Publication details

Big Lachman´s lake sediments: role of chemical weathering



Year of publication 2019
Type Conference abstract
MU Faculty or unit

Faculty of Science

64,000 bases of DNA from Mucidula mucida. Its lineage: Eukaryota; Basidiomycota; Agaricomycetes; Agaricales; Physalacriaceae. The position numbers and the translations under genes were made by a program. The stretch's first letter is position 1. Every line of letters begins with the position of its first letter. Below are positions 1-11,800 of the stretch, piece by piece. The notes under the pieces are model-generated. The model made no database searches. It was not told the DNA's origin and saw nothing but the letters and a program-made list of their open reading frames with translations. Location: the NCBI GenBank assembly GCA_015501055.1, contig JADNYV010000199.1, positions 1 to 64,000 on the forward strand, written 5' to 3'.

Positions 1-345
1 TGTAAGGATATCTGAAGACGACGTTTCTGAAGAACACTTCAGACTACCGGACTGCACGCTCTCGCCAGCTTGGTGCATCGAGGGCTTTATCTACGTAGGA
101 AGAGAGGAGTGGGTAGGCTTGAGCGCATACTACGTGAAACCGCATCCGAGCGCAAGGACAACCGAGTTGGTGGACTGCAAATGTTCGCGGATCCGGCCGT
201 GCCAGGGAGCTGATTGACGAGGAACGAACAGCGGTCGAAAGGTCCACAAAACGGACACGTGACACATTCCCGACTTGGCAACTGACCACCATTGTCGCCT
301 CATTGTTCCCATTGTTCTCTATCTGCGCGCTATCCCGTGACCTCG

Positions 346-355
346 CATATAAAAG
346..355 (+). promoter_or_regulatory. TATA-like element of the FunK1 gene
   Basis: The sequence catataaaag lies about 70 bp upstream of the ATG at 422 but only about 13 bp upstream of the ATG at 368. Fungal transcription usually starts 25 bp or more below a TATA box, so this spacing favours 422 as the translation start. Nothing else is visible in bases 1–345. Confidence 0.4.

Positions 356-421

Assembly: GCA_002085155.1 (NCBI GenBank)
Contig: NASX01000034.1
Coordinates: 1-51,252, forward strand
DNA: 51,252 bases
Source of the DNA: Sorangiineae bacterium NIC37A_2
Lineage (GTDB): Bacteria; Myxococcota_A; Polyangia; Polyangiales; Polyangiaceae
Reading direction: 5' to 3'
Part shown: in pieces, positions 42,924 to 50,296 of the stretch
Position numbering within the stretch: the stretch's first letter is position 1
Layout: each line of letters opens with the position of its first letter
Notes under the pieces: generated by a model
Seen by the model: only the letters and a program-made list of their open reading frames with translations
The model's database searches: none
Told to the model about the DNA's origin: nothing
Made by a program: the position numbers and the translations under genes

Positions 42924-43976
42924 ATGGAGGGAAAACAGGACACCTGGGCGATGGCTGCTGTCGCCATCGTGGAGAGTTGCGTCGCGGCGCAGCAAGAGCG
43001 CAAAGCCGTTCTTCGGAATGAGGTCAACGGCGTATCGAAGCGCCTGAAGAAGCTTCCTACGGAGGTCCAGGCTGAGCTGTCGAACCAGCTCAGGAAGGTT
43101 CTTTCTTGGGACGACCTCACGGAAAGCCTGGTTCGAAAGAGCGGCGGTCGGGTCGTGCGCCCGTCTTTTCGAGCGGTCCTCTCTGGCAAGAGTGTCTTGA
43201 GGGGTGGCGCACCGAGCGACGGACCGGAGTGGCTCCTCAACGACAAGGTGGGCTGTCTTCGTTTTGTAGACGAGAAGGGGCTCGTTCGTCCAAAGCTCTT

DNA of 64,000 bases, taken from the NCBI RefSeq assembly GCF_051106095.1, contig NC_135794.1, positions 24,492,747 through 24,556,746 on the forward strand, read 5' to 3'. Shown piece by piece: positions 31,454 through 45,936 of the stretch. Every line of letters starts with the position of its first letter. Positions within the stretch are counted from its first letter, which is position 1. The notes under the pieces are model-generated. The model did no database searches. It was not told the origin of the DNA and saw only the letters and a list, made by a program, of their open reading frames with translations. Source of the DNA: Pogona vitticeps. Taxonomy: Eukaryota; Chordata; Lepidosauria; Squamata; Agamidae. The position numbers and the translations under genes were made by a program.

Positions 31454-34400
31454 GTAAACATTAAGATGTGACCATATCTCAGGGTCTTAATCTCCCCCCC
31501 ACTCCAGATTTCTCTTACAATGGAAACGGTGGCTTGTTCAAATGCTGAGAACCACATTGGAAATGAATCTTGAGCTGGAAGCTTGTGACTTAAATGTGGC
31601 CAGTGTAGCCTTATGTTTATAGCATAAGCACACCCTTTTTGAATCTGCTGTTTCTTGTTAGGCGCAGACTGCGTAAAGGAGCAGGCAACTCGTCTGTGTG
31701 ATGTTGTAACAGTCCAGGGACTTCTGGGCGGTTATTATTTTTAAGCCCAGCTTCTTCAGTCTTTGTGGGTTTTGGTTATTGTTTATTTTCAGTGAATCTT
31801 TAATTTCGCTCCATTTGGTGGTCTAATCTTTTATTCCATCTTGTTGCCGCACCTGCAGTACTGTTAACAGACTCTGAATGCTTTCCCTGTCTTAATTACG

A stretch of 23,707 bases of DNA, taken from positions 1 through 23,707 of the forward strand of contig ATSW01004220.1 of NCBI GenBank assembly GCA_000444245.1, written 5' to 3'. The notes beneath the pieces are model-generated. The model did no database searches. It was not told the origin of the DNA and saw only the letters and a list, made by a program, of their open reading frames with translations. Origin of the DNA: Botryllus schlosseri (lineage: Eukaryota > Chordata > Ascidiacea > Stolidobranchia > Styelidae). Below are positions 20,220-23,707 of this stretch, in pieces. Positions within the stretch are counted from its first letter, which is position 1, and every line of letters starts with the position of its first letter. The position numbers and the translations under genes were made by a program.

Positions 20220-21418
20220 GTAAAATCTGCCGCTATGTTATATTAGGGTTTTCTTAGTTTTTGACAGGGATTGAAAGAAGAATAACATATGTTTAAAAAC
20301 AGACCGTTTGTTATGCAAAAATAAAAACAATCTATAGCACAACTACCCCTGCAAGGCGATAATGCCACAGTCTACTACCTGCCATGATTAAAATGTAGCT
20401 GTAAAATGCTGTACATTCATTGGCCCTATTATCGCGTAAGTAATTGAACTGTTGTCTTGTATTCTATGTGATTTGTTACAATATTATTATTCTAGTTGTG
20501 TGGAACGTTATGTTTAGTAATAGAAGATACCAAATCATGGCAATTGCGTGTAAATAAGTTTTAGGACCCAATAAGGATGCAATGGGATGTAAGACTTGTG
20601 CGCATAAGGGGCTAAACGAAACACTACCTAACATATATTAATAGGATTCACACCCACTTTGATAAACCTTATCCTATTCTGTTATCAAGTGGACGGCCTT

Description Big Lachman Lake (Lachman I) is a shallow coastal lake located near the tip of Cape Lachman and mostly developed in the Early to mid-Holocene. The lacustrine sediment is composed dominantly of Neogene basaltic volcanic rocks of James Ross Island Volcanic Group together with Cretaceous sedimentary rocks and admixture of metasediments and granitoids derived from Antarctic Peninsula. The presence of secondary minerals, montmorillonite and kaolinite was determined by XRD diffraction in sediment and their origin in sediment is related to rocks with the same weathering rates as Lachman Lake sediment. Chemical weathering rates was calculated by the Chemical Index of Alteration (CIA) in Lachman lacustrine sediment. Nearby Neogene basalts have CIA weathering rates around optimum fresh values, whereas with Middle Jurassic rhyolites was found good correlation between CIA weathering index and chemical composition of the sediment. These rhyolites come from Antarctic Peninsula and probably were transported into the lake by small glaciers.
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